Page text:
To those whose misfortune it may have been, at two p.m. on any given weekday at the beginning of this summer, after my logic class ended, to have found themselves somewhere along the most direct route – and I mean the most direct – between campus and my apartment on Rue St. Hubert, I sincerely apologize. No harm was intended. I acted a fool.
Understand: I consider myself a genius navigator of these Montreal streets. My ego rests largely on the secure bedrock that is my ability to get from point A to point B without having to stop my bike or even slow it down. And my ego is too important of a thing to be sacrificed for the sake of fluffy words like safety and responsibility. It’s not go big or go home, but go big to get home. That’s my motto.
Beginning at the Milton gates-to which I must walk from anywhere else on campus due to the newly implemented and absolutely enforced cyclist prohibition – I know all the tricks to get myself home in the shortest time possible: treating Milton’s frequent ARRÃT signs and red lights as mere suggestions, barely braking while flying through a red light at St. Laurent and Prince Arthur, squeezing tightly around pedestrians and parked cars to slip next to the moving traffic, hoping drivers make space enough not to hit me. Fast approaching the complex intersection of Berri and Roy, my eyes scan the horizon, apprehend the situation, and I make my move. Next I cut across the double yellow into an alley, through a small bank parking lot, finally cruising on the sidewalk for the final stretch, whistling past visibly aggravated pedestrians, attaching my bike to any object I can fit my lock around.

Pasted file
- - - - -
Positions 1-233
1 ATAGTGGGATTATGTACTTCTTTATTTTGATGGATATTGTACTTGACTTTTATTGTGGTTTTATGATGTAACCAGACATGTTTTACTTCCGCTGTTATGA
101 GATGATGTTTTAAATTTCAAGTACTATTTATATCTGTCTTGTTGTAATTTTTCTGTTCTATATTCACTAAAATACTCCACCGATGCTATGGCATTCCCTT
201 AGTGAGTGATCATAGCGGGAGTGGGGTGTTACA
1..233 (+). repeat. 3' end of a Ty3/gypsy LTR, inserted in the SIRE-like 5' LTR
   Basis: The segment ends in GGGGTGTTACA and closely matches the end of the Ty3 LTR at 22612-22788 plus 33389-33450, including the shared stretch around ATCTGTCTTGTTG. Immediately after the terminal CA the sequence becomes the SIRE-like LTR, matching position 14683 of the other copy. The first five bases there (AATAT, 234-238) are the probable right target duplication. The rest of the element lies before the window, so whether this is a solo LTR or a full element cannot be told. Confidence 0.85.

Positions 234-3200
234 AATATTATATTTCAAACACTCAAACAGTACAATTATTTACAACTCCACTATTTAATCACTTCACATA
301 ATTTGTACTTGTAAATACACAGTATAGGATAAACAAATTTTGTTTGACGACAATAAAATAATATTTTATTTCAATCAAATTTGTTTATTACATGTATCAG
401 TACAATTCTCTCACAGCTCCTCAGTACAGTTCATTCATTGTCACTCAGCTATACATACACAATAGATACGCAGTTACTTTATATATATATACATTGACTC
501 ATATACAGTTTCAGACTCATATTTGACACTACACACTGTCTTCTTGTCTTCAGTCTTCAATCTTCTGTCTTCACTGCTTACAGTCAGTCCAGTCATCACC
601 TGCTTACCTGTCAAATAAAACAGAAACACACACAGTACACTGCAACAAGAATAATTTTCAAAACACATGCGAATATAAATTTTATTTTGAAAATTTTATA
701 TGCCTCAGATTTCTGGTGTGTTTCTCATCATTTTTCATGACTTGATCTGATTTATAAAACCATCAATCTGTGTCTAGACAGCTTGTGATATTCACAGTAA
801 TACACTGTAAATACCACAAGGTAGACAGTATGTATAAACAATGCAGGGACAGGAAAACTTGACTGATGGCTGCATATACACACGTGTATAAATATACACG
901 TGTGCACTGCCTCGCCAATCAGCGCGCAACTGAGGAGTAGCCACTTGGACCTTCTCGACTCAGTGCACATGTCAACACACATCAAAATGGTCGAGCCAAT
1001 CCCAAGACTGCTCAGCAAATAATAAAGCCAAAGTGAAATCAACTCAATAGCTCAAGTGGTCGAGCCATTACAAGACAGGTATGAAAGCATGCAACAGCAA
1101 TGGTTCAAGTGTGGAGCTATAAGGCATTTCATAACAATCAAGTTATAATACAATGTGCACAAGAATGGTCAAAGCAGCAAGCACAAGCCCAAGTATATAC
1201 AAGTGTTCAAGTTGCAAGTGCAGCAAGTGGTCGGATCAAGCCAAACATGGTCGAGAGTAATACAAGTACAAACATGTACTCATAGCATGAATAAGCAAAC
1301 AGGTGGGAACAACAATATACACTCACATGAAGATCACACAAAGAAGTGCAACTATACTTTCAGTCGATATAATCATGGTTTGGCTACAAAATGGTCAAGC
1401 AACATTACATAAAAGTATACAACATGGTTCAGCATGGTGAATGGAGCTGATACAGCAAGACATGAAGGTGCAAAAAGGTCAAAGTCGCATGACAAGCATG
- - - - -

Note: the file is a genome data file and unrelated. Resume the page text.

In essence, I do what I want. The only rule is that you don’t need to choose a single set of rules. I claim the rights of an automobile when they best suit my interests, and those of a pedestrian when they do.
I once saw a letter in the Gazette in which the writer said that he hates pedestrians when he’s driving, and hates drivers when he’s a pedestrian, but at both times he can’t bloody stand Montreal cyclists. I laughed while reading this, but merely as a defence mechanism. My actual reaction was guilty as charged.
In soberer moments like this one I can admit that I’m a serious safety hazard to myself and many, many others. It’s no wonder McGill banned bikes from campus. I’ve already heard from a few non-cyclists who claim to feel much safer on campus without having to be constantly on guard lest they get side-swiped from around a blind curve. Not surprisingly, students prefer no longer having to part like the Red Sea at that one tight spot between the grassy knoll and the Redpath Museum steps. I can hardly blame them.
I’m comfortable with these public confessions because I know I’m not the only cyclist who recklessly takes liberties available only to those who use such versatile and frankly awesome machines. I’ve seen a lot of close calls myself. There are accidents reported in the Gazette all the time. The continually poor reputation of Montreal cyclists cannot be entirely undeserved.
Pedal power, to paraphrase Uncle Ben, comes with pedal responsibility. At the beginning of a new school year, I suggest that we collectively and sincerely, even if grudgingly, pledge to keep in mind that other people actually do exist in this world besides us, and that a modicum of respect for that fact should probably be shown. Even if it means getting home fifteen seconds later than we otherwise might.